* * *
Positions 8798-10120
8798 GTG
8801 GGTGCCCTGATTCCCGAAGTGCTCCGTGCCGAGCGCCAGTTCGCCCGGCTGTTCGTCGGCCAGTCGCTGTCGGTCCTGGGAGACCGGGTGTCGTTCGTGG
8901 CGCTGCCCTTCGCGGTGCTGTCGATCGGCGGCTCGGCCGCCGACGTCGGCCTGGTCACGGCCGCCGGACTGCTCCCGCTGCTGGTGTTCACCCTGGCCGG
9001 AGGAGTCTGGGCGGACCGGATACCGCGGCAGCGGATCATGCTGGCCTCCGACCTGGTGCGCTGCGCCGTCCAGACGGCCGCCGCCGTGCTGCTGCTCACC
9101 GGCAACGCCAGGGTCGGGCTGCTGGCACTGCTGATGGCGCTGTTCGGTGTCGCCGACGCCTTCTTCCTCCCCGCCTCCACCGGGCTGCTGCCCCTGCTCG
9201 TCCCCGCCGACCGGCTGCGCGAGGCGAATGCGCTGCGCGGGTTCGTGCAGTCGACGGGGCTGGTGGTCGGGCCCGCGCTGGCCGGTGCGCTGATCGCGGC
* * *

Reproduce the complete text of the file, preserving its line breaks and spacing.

Positions 8798-10120
8798 GTG
8801 GGTGCCCTGATTCCCGAAGTGCTCCGTGCCGAGCGCCAGTTCGCCCGGCTGTTCGTCGGCCAGTCGCTGTCGGTCCTGGGAGACCGGGTGTCGTTCGTGG
8901 CGCTGCCCTTCGCGGTGCTGTCGATCGGCGGCTCGGCCGCCGACGTCGGCCTGGTCACGGCCGCCGGACTGCTCCCGCTGCTGGTGTTCACCCTGGCCGG
9001 AGGAGTCTGGGCGGACCGGATACCGCGGCAGCGGATCATGCTGGCCTCCGACCTGGTGCGCTGCGCCGTCCAGACGGCCGCCGCCGTGCTGCTGCTCACC
9101 GGCAACGCCAGGGTCGGGCTGCTGGCACTGCTGATGGCGCTGTTCGGTGTCGCCGACGCCTTCTTCCTCCCCGCCTCCACCGGGCTGCTGCCCCTGCTCG
9201 TCCCCGCCGACCGGCTGCGCGAGGCGAATGCGCTGCGCGGGTTCGTGCAGTCGACGGGGCTGGTGGTCGGGCCCGCGCTGGCCGGTGCGCTGATCGCGGC